The U.S. Navy recently revealed a deadly new supergun that is described as being a “potent offensive weapon to blow holes in enemy ships, destroy tanks and level terrorist camps.” As reported by The Wall Street Journal, the weapon is called a railgun and requires neither gunpowder nor explosive. It is a new electromagnetic weapon that uses magnetic fields to propel projectiles at high speed, rather than using propellants and explosives traditional chemicals to destroy targets.
— Pete T (@PeterTerlato) May 22, 2015
“This is going to change the way we fight,” U.S. Navy Adm. Mat Winter, the head of the Office of Naval Research, was quoted as saying.
The railgun is capable of firing long distance projectiles more than 100 kilometers away, and its mission is to provide artillery support to forces much farther from the coast than was previously possible.
“I can’t conceive of a future where we would replicate Cold War forces in Europe,” said Deputy Secretary of Defense Robert Work, one of the weapon’s chief boosters. “But I could conceive of a set of railguns that would be inexpensive but would have enormous deterrent value. They would have value against airplanes, missiles, tanks, almost anything.”
A railgun is a variant of a homopolar motor, in which electricity is applied to two parallel rails. The projectile is placed between the rails and closes, transforming it into an electromagnet which drives the projectile circuit. With sufficient electric charge, accelerations of more than 50,000 Gs and output speeds of more than a mile per second can be achieved. At such a speed, naval artillery could hit a target located 75 kilometers away in about 30 seconds. In such a short time it would be very difficult to detect and intercept the projectile, or even perform an evasive maneuver.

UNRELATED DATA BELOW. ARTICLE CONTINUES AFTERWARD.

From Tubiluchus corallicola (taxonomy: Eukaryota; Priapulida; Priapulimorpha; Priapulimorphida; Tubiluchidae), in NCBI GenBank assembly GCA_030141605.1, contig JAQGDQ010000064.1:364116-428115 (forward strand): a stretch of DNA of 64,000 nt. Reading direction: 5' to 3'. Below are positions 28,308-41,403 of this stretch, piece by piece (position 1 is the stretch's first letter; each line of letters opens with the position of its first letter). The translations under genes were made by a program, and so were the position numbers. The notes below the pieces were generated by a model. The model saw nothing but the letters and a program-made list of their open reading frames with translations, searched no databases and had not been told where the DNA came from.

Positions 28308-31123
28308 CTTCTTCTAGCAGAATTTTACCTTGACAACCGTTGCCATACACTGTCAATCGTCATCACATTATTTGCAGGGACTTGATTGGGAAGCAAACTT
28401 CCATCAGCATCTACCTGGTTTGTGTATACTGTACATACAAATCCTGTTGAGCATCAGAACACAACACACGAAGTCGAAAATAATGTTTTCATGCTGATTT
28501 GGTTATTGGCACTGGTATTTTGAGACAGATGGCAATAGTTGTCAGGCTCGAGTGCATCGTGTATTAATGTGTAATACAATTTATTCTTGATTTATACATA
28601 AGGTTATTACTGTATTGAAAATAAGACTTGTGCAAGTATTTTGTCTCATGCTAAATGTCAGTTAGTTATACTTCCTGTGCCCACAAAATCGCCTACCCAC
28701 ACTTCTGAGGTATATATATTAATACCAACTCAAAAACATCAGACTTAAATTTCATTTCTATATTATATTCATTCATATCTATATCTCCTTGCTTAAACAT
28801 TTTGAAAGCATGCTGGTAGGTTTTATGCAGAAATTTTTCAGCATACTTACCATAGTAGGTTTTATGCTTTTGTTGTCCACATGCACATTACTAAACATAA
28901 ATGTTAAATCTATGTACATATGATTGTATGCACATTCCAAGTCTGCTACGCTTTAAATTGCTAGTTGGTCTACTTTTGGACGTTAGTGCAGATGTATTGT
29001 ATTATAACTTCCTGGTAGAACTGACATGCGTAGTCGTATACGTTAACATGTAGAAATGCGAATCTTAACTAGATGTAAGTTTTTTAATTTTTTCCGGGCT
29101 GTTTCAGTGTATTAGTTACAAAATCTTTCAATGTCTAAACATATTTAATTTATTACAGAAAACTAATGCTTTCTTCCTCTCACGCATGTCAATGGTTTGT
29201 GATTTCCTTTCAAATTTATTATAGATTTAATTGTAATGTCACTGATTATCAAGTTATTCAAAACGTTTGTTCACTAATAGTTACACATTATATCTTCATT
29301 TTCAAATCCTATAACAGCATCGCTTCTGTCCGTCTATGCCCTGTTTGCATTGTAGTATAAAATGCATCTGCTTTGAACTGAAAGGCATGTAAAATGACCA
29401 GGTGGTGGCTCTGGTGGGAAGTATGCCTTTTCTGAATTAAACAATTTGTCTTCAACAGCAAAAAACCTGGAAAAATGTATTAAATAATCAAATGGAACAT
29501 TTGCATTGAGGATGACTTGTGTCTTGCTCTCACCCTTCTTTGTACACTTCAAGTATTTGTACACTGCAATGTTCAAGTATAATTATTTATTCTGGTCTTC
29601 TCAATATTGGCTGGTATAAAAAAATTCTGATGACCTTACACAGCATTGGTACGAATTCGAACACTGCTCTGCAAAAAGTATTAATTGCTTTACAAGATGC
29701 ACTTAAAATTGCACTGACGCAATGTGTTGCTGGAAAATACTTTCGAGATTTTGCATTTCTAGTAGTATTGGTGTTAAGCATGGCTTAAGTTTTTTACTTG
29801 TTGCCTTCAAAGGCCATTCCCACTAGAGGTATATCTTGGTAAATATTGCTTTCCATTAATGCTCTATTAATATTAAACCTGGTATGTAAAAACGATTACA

“The Electromagnetic Railgun brings significant technological advances to our Sailors and Marines,” Roger Ellis, program manager at ONR, said last year in a press release. “As the system moves forward along its planned schedule from the laboratory launcher, we’ve achieved breakthroughs in compact power and gun design, and will test the next phase of prototype at both sea- and land-based sites in 2016 and 2017.”
Given that the Navy’s guns of today are far more efficient than their predecessors of World War II — which could fire a distance of 24 miles and penetrate 30 feet of concrete — military officials are hoping that this futuristic railgun could launch a new generation of the vessels. The railgun has a range of 125 miles and five times the impact of the 16-inch guns of World War II-era battleships.
— Chris Cavas (@CavasShips) May 26, 2016
Another advantage offered by the new weapons system is its potential to knock enemy missiles out of the sky more inexpensively and in greater numbers than current missile-defense systems. Also, because the railgun does not require an explosive charge, storage and handling is safer, which means it occupies less space and therefore increases the amount of ammunition that can be stored.
However, it has a serious drawback: the U.S. military must adapt existing guns to fire the railgun’s high-tech projectiles. In this sense, it seems that only the Zumwalt class destroyers and the aircraft carrier Gerald R. Ford class are able to install these weapons. As explained in a Wikipedia article, the forces involved in the launch of these devices require a heat resistant material. Otherwise, the rails, barrel and all connected equipment will melt or be damaged irreparably.
Maxim wrote that the Navy has already funneled half a billion dollars into developing this new weapons technology, and the Pentagon is reportedly dropping another $800 million to beef up its defensive abilities. Officials stress that it is worth the cost, as it could give the U.S. an edge over China’s arsenal of ballistic missiles and Russia’s cruise missiles.
— RealClearDefense (@RCDefense) May 27, 2016
[Photo by Mark Wilson/Getty Images]